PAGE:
Divorce means change. A complete change to your way of life, address and bank accounts too.
And we don’t need the latest round of research to confirm that women are worse off than men after a divorce. But here it is anyway:
The Australian Institute of Family Studies has highlighted the obvious. Women are financially worse off than men after a divorce. Although the goal of an equal society has never been so close, it’s still predominantly men who are the breadwinners, and come out in a better financial situation after separation from a partner. A little more interesting is finding that it takes women six to seven years to get back to their pre-divorce level of income. Especially if there are children, as this can be a major barrier to entering the workforce after a divorce.
Researchers from the Australian Institute of Family Studies point out that recent divorcees more than likely would have had to sell their home as a result of separation, and in conclusion, missed out on part of the property boom, which fuelled the growth of the personal wealth of many Australians over the last decade.
It begs the question though, what can women do to make sure they’re not caught on the financial-back-foot after a breakup?
Keep your head high
Here are some practical tips about lessening the financial impact of divorce or separation.
- Make sure you have your own credit history and a history of savings in your own name. These are two things lenders will look for when making a decision to approve a loan. If you’re recently divorced, it will be much easier to get a loan if you have your own credit cards, savings accounts and transaction accounts with a proven history of good money management. If one person decides to keep a jointly owned property, and the property has a mortgage, the home loan will have to be refinanced in one of the people’s names – this requires the person in question to have the finances to service the new loan.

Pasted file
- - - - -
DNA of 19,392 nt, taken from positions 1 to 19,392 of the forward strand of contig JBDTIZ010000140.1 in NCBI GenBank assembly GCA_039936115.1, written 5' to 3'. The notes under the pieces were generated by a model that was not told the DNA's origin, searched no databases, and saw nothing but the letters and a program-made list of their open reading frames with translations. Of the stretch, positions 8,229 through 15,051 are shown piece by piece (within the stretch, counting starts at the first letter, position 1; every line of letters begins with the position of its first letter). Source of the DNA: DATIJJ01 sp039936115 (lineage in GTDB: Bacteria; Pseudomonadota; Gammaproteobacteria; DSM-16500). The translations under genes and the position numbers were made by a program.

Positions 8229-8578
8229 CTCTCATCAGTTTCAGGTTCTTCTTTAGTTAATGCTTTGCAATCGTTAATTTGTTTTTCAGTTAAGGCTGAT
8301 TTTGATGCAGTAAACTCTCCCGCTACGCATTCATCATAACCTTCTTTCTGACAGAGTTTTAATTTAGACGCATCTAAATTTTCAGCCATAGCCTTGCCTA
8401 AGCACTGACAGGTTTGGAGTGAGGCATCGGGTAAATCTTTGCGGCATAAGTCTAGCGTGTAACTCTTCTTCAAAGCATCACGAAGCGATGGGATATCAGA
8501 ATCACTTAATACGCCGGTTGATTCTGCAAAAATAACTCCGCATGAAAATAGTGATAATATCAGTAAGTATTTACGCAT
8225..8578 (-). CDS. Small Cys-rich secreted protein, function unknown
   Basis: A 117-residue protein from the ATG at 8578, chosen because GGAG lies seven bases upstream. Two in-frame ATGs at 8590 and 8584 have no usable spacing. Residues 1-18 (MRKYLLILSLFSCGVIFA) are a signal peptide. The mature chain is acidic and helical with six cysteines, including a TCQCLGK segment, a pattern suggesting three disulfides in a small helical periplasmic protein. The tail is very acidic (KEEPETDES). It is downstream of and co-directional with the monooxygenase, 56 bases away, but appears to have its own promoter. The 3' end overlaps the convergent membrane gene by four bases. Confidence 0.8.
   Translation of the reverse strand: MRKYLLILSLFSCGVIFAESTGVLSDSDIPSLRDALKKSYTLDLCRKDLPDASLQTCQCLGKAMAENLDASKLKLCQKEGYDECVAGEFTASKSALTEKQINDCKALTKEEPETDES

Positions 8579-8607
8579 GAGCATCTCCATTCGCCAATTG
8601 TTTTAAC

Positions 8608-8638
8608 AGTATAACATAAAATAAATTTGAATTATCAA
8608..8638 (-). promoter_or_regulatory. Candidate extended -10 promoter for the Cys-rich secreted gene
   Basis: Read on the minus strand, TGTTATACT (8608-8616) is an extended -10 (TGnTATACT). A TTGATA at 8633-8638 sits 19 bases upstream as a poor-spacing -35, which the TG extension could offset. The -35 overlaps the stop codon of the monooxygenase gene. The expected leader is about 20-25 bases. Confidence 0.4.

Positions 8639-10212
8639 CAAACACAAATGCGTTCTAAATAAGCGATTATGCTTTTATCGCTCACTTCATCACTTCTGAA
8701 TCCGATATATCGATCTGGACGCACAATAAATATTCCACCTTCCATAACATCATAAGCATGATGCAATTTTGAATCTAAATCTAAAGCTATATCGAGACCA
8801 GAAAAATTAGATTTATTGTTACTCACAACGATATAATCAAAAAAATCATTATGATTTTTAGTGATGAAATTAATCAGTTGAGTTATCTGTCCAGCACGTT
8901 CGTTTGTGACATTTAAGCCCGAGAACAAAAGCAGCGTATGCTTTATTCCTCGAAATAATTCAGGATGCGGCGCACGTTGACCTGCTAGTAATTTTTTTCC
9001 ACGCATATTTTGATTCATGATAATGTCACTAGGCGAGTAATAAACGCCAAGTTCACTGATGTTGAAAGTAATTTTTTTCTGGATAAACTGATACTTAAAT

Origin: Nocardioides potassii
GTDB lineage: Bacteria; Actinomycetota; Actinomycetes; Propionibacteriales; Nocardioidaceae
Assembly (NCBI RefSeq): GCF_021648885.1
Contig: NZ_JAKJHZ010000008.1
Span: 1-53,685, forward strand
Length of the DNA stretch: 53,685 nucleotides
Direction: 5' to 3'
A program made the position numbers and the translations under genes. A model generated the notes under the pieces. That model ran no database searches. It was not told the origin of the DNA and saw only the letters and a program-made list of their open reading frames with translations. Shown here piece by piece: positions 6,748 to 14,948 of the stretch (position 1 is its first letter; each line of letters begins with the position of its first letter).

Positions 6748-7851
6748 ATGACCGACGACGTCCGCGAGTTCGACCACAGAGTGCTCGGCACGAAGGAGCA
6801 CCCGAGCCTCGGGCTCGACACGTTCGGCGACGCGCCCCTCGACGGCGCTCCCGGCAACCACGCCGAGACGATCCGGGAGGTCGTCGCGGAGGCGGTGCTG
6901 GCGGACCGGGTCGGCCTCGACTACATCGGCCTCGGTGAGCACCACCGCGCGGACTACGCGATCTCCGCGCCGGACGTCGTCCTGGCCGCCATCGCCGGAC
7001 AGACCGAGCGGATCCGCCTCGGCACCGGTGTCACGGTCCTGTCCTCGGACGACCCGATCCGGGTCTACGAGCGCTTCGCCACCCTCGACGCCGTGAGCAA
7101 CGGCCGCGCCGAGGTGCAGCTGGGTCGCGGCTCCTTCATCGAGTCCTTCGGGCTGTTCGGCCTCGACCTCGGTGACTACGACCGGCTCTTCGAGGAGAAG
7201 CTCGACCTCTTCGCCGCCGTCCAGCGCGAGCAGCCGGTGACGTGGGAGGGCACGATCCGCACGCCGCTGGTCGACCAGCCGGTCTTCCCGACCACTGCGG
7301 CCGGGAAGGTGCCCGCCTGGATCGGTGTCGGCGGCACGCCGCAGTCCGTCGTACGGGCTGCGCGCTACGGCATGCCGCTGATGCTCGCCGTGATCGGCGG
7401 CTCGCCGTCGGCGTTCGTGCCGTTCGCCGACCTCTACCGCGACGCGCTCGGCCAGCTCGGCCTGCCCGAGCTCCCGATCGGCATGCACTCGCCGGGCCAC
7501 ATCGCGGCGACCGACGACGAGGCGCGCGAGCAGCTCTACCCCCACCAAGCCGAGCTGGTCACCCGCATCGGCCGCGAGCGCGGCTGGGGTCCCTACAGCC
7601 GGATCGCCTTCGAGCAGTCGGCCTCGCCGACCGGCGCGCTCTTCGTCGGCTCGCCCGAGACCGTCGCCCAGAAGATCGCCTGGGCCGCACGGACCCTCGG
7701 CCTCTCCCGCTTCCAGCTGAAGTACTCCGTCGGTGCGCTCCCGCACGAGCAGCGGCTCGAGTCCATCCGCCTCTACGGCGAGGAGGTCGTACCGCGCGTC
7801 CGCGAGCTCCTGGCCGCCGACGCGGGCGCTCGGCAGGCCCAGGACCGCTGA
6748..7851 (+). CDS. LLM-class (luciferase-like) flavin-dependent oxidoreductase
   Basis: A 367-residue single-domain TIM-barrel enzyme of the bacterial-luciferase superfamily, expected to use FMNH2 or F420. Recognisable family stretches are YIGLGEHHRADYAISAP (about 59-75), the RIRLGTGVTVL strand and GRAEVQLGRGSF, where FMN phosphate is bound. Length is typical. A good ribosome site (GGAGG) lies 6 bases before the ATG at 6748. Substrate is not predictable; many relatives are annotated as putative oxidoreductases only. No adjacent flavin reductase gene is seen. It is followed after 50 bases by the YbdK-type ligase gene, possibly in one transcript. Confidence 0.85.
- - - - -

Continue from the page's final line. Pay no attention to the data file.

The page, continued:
- Have a plan of what you’d like to do if you come into money. Will the money be invested? Will it sit in a high interest savings accounts? Maybe it will need to go towards school fees? Whatever the purpose, it’s important to have a plan. Speak to financial advisors who can analyse your situation, weigh up your options and advise you on the best course of action to keep yourself financially solvent.
- Set a budget: This follows on from the ‘have a plan’ step, and involves taking ownership over your day to day expenses. If you’re struggling financially, you’ll have to cut down on the little day to day expenses that can add up over the course of a week. By writing these expenses down, you’ll have a clear idea of which expenses to cut and which you can keep.
- Keep track of everything that happens throughout the divorce process – this is often known as a ‘divorce file’ or a ‘divorce diary’. Divorce does not end with separation, the process will continue for months and sometimes even years after two parties have go their separate ways. Papers must be signed, bank accounts closed and so on, and you will need this information on hand when starting the next financial chapter of your life.